Something happens to me when I read a well written Daredevil story. I’m riveted, I try to read as much as possible in a particular sitting then when I’m done reading, I’m thinking about what I read, what’s going to happen next and when I might have a chance to read more. This does not happen to me with generally any other comics (with the notable exception of Fatale).
There’s a lot that makes Daredevil a compelling read and for me it boils down to the fact that Daredevil and his alter ego, Matt Murdock are both individually fascinating characters. It’s not like the non-costumed identity is just a means to the costumed one. No it’s an intriguing look into the psyche of a warped and damaged man trying to keep up appearances and this collection catalogues the moment in time where the distinctive identities for better or worse begin to blur together into one.
Good morning ladies and gentleman. Arthur here coming to you live and electrified from NYC. In honor of being in this fine city for the weekend, I figured I would take a look at one of NYC’s most dubious villains. The Kingpin! Our white and purple clad boss of crime is one of this city’s staples in the Marvel universe…and for good reason. Fanuccis! Shine a light!
I love Daredevil. Everybody has that one character who belongs to them. For a lot of people it’s Batman, but for me it’s Daredevil. I don’t know if it’s because he’s the first character I got really into as an adult upon my return to comics or maybe it’s because he’s a super hero with a film noir setting. Lucky for me he has a lot of high water marks that boil down to essential reading. After going through all of Frank Miller’s re-defining work on the character the next logical step was Brian Michael Bendis’ run from the early 2000s.
Artist and writer Francesco Francavilla is no stranger to the pulp genre having done cover art for some of the most prominent and recognizable pulp creations of all time. We’re talking Zorro, Green Hornet, The Shadow, Lone Ranger and The Spider. Not to mention he’s currently writing and drawing his own pulp flavored comic, The Black Beetle. As one of comic’s leading artist of the genre we thought it would only be appropriate to showcase some of his masterful cover art in today’s edition of the Pulp Corner.
Daredevil has a lot going against him. A terrible superhero name, lame powers and one of the worst marvel comic movies ever made. I had approximately 0% interest in him my entire life. 6 months ago that all changed for me. I kept reading about Frank Miller’s formative run on the series in the late 1970’s and early 80’s where he transformed at third tier comic book on the verge of cancellation to one of the top-selling books. They same keywords keep reoccurring in everything I read, “dark”, “gritty”, “film noir”. Film Noir? Was I reading that right? I knew Frank Miller was known for his Sin City series dwelling in the heart of Film Noir, but I had never thought about it in the context of a super hero comic book. What better character than Daredevil? He’s in the depths of Hell’s Kitchen, NYC and all things considered he’s much more human than most heroes (with the exception of say Batman) he was the perfect fit. So I decided to pick up the Trade Paper Back called Daredevil Visionaries Volume 2: Frank Miller which covered issues #168-182 and included Daredevil’s first meeting with Kingpin as well as the entire Elektra Saga.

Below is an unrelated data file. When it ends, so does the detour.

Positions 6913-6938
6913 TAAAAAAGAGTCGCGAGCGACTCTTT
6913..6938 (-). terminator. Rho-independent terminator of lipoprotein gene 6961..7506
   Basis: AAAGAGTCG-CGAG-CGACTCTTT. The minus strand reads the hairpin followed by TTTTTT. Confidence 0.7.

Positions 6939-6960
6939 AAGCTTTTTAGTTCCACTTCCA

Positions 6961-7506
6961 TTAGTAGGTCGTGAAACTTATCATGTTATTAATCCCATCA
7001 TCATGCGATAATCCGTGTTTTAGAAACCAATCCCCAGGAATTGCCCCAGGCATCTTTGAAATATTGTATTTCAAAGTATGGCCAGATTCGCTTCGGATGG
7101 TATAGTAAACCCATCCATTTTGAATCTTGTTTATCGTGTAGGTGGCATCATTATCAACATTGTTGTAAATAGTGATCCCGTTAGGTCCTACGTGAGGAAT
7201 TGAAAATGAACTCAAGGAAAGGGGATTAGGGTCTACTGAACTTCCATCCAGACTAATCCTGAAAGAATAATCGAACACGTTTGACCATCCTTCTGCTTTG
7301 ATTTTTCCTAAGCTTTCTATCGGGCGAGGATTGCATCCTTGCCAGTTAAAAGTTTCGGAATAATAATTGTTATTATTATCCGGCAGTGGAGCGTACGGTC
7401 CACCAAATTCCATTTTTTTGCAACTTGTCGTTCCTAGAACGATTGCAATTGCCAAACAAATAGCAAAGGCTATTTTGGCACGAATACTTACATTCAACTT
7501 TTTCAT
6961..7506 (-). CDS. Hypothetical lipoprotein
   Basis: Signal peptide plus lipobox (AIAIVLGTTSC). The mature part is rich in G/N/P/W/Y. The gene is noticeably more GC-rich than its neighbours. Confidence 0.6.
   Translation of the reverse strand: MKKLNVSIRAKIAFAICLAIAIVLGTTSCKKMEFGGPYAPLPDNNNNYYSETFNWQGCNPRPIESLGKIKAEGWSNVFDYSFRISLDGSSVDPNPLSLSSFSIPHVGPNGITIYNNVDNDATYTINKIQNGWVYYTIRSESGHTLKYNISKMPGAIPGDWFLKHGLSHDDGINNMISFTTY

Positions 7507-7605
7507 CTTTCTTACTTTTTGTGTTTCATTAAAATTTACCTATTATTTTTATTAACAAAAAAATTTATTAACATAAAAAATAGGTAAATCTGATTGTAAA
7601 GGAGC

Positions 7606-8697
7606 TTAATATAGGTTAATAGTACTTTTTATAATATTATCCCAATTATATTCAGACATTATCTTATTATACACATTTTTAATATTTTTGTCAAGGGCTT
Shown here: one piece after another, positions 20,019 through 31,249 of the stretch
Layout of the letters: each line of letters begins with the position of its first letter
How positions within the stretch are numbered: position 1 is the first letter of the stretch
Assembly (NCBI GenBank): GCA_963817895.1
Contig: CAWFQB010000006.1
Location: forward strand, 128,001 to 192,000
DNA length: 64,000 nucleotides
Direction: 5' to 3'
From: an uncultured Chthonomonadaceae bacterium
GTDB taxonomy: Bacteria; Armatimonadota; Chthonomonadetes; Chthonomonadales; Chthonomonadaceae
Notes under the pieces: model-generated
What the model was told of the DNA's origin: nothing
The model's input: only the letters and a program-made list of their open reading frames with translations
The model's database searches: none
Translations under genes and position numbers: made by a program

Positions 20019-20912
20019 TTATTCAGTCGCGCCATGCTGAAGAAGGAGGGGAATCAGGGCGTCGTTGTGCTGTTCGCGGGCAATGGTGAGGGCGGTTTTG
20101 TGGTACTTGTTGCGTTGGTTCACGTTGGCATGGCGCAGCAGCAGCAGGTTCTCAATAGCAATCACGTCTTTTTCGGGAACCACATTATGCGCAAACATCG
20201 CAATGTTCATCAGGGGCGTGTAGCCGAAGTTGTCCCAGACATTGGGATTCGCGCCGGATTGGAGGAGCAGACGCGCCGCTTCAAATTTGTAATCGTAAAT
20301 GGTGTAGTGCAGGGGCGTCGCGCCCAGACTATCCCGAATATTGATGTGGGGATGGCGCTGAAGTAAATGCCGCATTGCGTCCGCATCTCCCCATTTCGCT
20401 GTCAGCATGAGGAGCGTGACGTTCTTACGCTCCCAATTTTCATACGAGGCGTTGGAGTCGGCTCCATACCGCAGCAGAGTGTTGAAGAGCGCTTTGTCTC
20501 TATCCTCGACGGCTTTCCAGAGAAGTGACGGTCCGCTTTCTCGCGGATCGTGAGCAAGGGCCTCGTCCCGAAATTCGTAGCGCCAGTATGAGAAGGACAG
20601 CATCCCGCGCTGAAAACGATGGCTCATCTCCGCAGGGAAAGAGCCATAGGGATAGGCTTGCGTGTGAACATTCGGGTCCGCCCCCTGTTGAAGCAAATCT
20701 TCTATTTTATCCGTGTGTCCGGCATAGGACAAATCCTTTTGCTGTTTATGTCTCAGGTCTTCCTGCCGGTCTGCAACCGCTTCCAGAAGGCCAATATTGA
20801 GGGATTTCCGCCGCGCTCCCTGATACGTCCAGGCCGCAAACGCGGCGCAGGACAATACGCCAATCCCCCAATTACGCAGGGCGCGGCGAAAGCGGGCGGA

What can I say? Reading it, I was floored. I connected with it right off the bat. Miller was able to move the main story from issue to issue and subtly weave subplot into the series. This is something I miss in the trade paperback society we live in now, the story never feels claustrophobic or self-contained. It feels like a small part of a larger whole. He does a great job revealing more about Matt Murdock’s origin as we find out about his old mentor Stick, Elektra becomes the Kingpin’s top assassin and the Ninja clan the Hand also starts showing up. The themes and culture all feel familiar in an unfamiliar way, it’s classic.
In my article discussing my experience at comic con I practically gushed about independent artist, Tom Kelly. From the response I’ve seen over the Kingpin/Daredevil print I bought from him I’ve decided to show off some more of his work.
The featured art all take a similar approach that I’m a fan of, simplicity. Most of them only use two or three colors at most. By no means are these all he has to offer but they are definitely my favorites (Batman and Storm Shadow in particular). Enjoy!
You can see more and purchase prints from Tom at his web store.